Widow can't use Fallen Heroes license plate

Posted at 2:00 PM, Mar 16, 2016
and last updated 2016-03-16 23:34:18-04

An Olathe woman given a Fallen Heroes license plate for her late veteran husband has had it taken away from her.

Ronald G. Davis served in the U.S. Army in Korea and three tours of duty in Vietnam as a civil engineer in the Air Force. 

By 2008, he had a series of health issues that doctors said were related to exposure to the chemical Agent Orange in Vietnam.

"He weighed 215 when we found out about the disease,” said Martha Davis, Ronald’s widow. “He weighed about 65 pounds when he died. It was awful."

After her husband's death, Davis moved from Joplin to Olathe. 

When she went to get a Kansas license plate and told the clerk about her husband, she was given a “Families of the Fallen” plate to honor her husband, who was a native Kansan.

"I didn’t ask for it. I got it, and I drove to Joplin and everybody said 'Oh, wow,'” she said.

That pride didn’t last long.

After Martha received the plate, the state asked her to provide more information about herself and her husband.

Then, because Ronald didn’t die in conflict while he was on active duty, she was ruled ineligible for the plate.

She was also told she couldn’t drive with it and would have to replace it.

"I said, 'You mean after 25 years in the service and being injured, suffering such a terrible death, that he’s not considered a fallen hero?'”, said Davis.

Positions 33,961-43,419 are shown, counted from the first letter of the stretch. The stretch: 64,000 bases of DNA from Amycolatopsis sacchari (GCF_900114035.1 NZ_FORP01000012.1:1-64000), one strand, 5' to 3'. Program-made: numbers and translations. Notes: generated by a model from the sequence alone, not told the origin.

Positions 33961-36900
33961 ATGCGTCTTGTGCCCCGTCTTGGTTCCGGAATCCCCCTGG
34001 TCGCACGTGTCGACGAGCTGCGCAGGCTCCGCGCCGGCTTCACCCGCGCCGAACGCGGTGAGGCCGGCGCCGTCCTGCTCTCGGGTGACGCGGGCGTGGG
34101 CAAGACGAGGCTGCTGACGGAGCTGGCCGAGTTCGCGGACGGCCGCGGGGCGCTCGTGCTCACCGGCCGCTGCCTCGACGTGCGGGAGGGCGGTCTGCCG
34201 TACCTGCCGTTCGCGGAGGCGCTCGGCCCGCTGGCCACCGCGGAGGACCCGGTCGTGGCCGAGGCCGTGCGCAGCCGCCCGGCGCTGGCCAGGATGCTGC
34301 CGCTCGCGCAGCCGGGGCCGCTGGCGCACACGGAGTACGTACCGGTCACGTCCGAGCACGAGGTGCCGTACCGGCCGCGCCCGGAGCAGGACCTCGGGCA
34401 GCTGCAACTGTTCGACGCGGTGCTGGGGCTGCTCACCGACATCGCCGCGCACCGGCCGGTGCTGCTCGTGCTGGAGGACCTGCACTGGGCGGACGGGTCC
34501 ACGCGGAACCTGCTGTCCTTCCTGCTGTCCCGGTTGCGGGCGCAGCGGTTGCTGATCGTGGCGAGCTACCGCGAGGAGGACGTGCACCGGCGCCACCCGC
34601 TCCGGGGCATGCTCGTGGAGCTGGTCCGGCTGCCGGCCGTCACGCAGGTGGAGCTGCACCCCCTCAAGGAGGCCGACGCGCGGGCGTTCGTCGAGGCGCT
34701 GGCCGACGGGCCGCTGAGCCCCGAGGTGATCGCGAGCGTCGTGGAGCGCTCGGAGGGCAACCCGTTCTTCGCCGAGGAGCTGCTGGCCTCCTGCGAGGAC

Kansas records show the state only issued 51 Families of the Fallen plates out of more than 630,000 plates statewide in 2015.

To date in 2016, the state has issued only two new Families of the Fallen plates.

A Johnson County Vehicle Supervisor, who originally gave Davis the plate, said in a statement: “It’s worth noting that the Kansas Department of Revenue created this form and sets the policies and procedures related to issuing specialized license plates.”

Regardless of the license plate, Davis considers her husband a fallen hero.

"I think they need to recognize everybody that has fallen due to being in combat,” Davis said.

While Ronald Davis was not killed in action, doctors ruled his death was service related.

Davis says she and her husband were married 50 years the day he died.


Andy Alcock can be reached at

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